With a few notable exceptions, many baby boomers are facing a long retirement or semi-retirement with fewer resources than they had during the working years. So they need to make the most of the retirement benefits they will actually receive.
For now, that means maximizing Social Security and, in many cases, considering the use of a fixed immediate annuity. And that means making important choices about Social Security income. Advisors in the income planning market will need to help boomers make these decisions. Here are some of the key issues to cover.
Running on empty. With the average longevity of American men and women on the rise, boomers need to plan for a long life. While that’s not a new idea, most planners need to help clients understand the importance of income planning for many years. The advantage of maximized Social Security income and the use of annuities as the income portion of a time-weighted portfolio will make sense for most clients.
Historically clients have been reluctant to use annuities for retirement income. However, recent economic uncertainty and the realization that people could live longer than expected could begin to turn clients toward the light.
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The best way to show an immediate fixed annuity to retired clients is as a component of a time-weighted asset allocation, not as a total retirement income solution. This approach helps get around the objection about having to give up a retirement lump sum by tying it up in an irrevocable financial vehicle.
Guaranteed enhancements, like cost of living adjustments and return of premium on cancellation, can help alleviate concerns, too. Some annuities also offer increased payments if a person enters a nursing home or is diagnosed with a life-threatening illness. Some even offer a death benefit. And the tax benefits of annuities can be appealing. These types of perks, which allow a client’s money to serve double-duty as a protection vehicle, make the immediate annuity product more client-friendly than the typical deferred annuity.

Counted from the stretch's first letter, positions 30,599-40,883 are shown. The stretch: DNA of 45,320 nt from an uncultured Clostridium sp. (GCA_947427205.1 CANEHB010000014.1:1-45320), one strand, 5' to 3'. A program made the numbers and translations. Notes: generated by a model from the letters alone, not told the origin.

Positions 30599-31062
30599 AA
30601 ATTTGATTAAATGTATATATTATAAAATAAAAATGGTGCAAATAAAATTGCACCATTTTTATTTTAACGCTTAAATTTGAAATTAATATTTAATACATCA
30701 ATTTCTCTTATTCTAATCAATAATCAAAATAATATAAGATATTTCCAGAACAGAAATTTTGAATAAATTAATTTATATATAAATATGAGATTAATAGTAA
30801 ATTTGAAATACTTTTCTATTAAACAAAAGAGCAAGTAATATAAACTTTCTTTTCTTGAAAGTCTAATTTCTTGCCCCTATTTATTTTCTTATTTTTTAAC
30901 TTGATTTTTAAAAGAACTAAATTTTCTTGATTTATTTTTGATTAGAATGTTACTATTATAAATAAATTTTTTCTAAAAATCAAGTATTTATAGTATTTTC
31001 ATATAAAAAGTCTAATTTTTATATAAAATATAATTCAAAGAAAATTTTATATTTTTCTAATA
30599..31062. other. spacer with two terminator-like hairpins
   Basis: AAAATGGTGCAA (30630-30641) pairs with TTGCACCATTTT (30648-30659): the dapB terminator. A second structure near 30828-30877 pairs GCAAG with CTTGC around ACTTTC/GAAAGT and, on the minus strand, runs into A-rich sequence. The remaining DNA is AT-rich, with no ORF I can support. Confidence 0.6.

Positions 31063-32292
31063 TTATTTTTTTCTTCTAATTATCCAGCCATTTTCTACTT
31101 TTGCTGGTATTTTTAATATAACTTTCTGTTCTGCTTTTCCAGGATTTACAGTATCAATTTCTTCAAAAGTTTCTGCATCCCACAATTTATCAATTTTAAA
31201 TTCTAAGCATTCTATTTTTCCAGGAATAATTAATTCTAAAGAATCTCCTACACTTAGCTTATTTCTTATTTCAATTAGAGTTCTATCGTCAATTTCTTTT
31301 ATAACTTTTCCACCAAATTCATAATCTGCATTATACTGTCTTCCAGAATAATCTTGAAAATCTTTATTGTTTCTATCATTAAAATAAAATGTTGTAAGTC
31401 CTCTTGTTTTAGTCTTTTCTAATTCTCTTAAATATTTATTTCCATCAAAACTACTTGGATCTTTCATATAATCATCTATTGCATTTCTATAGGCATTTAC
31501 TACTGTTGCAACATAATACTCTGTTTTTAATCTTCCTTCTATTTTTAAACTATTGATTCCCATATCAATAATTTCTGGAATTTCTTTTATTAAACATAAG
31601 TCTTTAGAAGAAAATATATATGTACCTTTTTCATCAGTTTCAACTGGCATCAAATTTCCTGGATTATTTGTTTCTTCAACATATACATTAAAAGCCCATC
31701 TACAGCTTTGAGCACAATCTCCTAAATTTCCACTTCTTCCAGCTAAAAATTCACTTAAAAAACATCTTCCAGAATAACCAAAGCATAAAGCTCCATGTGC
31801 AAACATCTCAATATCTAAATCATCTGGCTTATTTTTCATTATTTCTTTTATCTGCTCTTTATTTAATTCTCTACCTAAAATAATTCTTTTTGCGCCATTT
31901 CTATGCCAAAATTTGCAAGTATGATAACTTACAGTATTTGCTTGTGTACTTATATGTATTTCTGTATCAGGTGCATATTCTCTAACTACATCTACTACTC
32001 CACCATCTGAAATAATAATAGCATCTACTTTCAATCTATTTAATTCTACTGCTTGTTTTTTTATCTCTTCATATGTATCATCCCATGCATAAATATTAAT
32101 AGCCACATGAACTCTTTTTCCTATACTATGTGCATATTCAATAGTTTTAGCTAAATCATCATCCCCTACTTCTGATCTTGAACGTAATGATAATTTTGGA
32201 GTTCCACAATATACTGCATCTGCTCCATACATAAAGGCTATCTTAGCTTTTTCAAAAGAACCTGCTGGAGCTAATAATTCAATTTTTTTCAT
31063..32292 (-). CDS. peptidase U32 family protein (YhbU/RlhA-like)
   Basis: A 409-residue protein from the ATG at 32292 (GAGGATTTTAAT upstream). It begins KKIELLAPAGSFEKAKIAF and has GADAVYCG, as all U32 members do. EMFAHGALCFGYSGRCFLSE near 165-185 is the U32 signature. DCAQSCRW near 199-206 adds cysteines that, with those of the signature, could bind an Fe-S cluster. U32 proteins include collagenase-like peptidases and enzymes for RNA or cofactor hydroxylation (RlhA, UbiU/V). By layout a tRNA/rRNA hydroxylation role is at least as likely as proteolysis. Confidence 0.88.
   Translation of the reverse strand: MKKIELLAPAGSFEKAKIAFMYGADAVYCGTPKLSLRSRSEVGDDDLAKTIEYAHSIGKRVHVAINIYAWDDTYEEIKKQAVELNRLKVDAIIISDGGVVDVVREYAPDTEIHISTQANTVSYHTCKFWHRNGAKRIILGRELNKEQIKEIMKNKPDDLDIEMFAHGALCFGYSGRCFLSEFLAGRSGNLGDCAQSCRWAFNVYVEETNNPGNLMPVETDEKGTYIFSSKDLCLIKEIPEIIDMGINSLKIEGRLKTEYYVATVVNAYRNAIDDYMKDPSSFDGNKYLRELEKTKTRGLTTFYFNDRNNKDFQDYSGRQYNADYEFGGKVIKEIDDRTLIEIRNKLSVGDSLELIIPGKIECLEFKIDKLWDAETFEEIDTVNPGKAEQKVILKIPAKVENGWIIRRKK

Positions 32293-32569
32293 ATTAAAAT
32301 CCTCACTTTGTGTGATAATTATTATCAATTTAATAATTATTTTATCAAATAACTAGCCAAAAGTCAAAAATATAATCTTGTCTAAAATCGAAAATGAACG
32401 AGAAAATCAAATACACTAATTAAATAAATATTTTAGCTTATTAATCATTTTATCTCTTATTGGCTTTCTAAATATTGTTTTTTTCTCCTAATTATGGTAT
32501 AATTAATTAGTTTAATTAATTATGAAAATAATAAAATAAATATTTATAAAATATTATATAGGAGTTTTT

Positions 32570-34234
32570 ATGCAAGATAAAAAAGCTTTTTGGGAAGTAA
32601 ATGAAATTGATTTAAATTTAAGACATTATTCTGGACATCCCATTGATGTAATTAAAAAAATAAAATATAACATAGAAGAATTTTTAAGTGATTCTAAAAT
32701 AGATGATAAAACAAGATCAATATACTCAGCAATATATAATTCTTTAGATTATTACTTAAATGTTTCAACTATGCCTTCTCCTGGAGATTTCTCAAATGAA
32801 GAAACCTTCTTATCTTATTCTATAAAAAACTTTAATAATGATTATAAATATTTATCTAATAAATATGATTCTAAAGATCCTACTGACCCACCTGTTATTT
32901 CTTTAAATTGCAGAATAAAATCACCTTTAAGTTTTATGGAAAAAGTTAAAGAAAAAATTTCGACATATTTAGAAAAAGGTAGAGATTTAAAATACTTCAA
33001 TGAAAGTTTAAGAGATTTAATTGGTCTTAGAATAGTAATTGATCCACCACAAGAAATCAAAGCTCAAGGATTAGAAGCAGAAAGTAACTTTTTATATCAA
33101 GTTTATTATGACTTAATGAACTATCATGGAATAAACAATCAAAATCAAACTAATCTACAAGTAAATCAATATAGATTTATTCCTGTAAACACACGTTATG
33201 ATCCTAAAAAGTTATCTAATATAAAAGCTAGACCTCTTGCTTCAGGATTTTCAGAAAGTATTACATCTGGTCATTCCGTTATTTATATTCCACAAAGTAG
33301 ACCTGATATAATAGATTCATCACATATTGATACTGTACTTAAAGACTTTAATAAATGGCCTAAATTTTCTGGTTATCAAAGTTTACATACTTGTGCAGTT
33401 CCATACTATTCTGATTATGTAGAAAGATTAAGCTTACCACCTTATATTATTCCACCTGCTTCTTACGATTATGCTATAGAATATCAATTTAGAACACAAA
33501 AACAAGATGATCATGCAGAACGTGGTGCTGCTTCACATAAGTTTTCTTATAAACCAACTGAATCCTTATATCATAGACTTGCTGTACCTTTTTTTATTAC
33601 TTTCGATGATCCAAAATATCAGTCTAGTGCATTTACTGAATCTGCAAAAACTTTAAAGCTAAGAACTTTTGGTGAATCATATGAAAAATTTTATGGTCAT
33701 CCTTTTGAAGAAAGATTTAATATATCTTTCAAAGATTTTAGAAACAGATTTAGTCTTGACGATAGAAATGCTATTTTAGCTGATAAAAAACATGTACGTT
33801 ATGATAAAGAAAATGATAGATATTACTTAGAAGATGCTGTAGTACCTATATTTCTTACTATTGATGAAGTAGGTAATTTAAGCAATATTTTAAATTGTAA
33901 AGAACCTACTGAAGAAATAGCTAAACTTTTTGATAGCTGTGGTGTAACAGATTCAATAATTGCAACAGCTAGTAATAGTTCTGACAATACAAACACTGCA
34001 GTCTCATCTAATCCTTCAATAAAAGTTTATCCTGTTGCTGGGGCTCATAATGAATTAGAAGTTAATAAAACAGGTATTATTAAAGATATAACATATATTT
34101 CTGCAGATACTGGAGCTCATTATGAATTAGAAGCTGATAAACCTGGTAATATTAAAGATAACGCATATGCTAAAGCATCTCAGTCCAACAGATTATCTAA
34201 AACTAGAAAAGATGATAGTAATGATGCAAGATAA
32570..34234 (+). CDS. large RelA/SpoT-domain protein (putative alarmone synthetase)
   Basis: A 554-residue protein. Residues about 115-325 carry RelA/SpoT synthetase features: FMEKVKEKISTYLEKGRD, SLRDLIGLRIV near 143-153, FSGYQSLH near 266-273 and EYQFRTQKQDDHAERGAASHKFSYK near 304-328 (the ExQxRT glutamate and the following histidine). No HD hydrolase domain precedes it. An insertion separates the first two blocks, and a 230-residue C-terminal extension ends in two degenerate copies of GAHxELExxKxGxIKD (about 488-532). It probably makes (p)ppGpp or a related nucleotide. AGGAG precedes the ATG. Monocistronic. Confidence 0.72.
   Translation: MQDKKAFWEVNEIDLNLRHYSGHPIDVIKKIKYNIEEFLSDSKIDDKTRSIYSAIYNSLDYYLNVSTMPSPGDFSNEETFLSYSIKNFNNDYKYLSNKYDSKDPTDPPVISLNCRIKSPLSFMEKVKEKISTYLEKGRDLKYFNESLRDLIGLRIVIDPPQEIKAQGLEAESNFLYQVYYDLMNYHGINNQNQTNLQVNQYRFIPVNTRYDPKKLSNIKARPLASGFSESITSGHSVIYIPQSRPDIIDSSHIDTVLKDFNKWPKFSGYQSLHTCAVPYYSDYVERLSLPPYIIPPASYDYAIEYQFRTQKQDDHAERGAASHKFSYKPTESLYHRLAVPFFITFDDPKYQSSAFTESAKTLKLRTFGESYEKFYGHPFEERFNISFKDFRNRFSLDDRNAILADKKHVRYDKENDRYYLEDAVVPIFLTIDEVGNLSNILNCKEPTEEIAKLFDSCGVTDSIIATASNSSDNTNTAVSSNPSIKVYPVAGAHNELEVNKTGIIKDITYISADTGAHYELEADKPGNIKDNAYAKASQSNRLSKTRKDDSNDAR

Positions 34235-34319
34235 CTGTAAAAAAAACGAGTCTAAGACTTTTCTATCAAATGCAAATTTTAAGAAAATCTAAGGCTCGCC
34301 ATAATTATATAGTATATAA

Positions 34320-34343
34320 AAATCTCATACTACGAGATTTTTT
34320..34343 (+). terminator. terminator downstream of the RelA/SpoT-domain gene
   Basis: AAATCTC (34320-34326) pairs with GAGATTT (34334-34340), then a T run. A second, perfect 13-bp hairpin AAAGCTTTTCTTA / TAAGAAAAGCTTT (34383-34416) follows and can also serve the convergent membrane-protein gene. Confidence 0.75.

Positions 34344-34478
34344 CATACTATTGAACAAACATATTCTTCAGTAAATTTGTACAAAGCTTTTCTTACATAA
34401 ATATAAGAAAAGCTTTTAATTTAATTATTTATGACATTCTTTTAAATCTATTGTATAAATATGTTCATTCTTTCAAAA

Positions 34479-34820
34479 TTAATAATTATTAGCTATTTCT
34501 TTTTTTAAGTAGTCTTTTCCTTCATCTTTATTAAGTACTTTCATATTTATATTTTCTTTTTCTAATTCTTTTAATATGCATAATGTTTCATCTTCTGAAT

The chart provides an example of how dramatically an immediate annuity can increase the longevity of a retirement portfolio for a 65-year-old man who plans to take out 4% a year for retirement income. The chance of the money lasting to age 100 is as high as 96% if the assets are evenly split between a lifetime annuity and a stock/bond portfolio; the percentage is lower when the annuity provides a smaller percentage of the income .
Waiting to maximize benefits. As mentioned previously, the decision of when to take Social Security income can also have a big effect on payouts, especially if the client is married and has a spouse who did not earn a substantial living by comparison.